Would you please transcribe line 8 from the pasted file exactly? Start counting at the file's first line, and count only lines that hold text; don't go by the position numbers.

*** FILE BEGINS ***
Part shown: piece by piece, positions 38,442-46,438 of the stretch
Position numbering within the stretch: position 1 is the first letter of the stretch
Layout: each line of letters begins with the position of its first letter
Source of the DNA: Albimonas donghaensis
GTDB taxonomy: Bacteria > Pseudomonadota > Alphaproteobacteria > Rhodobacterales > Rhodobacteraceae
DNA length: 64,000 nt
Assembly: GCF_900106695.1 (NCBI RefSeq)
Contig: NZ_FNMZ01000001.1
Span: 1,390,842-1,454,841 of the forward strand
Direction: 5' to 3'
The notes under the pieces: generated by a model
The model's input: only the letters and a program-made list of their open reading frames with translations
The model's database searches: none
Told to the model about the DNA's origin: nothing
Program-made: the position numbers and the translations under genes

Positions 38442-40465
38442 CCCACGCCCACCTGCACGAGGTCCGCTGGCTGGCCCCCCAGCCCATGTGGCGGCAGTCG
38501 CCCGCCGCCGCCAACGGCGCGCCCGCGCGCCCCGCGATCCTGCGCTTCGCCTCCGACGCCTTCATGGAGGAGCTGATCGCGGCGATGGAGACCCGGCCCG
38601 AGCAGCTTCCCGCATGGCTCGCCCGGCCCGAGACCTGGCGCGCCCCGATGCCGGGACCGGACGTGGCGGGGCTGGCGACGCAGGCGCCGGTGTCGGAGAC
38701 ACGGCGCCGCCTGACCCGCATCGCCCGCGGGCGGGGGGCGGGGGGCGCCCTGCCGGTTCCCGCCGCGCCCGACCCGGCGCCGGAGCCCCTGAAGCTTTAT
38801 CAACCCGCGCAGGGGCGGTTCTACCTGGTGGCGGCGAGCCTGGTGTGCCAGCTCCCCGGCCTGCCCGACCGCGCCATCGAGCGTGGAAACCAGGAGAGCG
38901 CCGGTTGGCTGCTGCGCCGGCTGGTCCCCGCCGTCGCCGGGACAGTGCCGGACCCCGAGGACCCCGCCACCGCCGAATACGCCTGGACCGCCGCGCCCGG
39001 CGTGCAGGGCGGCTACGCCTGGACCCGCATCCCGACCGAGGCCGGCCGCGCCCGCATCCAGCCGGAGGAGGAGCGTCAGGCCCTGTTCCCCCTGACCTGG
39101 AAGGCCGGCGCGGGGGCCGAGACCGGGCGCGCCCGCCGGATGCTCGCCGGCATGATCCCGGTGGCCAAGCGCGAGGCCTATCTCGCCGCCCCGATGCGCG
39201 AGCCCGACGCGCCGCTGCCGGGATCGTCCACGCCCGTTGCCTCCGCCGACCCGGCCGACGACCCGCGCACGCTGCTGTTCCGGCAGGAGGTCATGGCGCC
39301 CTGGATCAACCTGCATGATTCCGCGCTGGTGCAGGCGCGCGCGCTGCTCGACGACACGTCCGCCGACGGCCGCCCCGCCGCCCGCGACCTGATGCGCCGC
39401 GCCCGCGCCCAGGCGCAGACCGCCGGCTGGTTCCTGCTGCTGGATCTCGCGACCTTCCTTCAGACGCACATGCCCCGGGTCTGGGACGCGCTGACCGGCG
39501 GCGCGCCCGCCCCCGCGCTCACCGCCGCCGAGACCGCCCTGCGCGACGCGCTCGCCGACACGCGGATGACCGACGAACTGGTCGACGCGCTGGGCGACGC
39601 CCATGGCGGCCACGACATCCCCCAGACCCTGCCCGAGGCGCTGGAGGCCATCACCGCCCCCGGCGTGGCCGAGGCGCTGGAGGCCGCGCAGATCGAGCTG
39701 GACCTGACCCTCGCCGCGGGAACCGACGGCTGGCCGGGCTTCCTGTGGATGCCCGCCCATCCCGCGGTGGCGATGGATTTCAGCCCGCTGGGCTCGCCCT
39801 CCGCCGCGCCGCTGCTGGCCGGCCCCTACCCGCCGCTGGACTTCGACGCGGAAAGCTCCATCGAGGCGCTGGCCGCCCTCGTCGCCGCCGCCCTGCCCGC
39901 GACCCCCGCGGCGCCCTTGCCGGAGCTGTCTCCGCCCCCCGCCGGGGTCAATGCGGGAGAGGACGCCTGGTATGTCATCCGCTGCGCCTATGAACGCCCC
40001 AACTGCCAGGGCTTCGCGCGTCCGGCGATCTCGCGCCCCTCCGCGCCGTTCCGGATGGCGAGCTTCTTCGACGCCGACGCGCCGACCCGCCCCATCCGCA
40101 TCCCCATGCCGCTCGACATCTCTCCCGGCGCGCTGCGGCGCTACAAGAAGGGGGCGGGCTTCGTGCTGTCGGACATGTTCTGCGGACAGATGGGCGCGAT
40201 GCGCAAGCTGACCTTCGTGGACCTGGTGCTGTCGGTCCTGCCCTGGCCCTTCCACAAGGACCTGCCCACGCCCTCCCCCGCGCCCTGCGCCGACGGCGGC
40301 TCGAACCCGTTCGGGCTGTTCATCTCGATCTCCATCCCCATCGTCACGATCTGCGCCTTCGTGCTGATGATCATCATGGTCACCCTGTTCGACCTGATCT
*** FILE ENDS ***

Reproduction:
Contig: NZ_FNMZ01000001.1